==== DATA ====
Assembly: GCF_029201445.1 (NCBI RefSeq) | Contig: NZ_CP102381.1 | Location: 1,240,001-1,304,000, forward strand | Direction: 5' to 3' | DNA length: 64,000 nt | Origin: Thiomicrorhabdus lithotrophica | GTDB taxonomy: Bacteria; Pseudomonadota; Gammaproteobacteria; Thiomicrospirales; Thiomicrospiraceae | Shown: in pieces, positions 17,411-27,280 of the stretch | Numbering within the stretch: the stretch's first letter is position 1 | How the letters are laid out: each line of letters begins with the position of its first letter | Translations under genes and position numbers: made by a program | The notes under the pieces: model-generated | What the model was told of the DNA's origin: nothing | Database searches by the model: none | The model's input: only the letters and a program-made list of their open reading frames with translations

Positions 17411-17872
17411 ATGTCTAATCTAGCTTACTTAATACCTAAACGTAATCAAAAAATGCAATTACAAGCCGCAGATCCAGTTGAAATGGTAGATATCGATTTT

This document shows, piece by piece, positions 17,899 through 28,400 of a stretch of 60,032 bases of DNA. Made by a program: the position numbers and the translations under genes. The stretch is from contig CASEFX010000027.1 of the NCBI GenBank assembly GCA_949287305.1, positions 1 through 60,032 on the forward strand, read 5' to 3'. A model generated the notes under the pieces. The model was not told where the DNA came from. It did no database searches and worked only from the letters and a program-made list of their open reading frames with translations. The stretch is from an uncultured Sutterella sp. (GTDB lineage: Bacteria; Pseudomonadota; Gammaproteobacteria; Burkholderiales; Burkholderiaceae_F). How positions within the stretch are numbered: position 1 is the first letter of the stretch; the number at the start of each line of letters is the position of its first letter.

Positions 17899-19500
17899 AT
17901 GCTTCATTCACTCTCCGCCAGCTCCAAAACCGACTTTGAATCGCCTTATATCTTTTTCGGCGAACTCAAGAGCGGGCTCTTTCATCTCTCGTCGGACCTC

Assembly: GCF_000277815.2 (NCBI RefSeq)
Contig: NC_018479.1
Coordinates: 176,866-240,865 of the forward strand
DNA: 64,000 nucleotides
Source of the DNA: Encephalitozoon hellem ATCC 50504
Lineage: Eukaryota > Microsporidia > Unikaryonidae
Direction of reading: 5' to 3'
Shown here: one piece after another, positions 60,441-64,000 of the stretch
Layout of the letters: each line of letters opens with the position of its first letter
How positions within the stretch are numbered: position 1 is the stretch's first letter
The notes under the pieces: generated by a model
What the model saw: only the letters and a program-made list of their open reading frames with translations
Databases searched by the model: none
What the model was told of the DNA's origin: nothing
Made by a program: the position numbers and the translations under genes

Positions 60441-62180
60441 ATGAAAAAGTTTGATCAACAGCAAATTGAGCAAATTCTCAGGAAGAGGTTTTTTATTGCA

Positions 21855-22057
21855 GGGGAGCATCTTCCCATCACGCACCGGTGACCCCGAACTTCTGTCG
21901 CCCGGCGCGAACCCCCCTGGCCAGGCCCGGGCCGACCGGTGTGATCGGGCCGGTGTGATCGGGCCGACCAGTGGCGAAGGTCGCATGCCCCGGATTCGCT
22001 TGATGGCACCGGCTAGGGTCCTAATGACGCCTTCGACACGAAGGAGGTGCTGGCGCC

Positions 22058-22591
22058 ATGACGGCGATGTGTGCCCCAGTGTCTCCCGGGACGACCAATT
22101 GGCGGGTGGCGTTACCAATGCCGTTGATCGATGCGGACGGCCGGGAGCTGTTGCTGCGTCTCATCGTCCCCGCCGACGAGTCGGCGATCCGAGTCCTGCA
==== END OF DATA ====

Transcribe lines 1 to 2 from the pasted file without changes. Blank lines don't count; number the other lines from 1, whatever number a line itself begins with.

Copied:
Assembly: GCF_029201445.1 (NCBI RefSeq) | Contig: NZ_CP102381.1 | Location: 1,240,001-1,304,000, forward strand | Direction: 5' to 3' | DNA length: 64,000 nt | Origin: Thiomicrorhabdus lithotrophica | GTDB taxonomy: Bacteria; Pseudomonadota; Gammaproteobacteria; Thiomicrospirales; Thiomicrospiraceae | Shown: in pieces, positions 17,411-27,280 of the stretch | Numbering within the stretch: the stretch's first letter is position 1 | How the letters are laid out: each line of letters begins with the position of its first letter | Translations under genes and position numbers: made by a program | The notes under the pieces: model-generated | What the model was told of the DNA's origin: nothing | Database searches by the model: none | The model's input: only the letters and a program-made list of their open reading frames with translations

Positions 17411-17872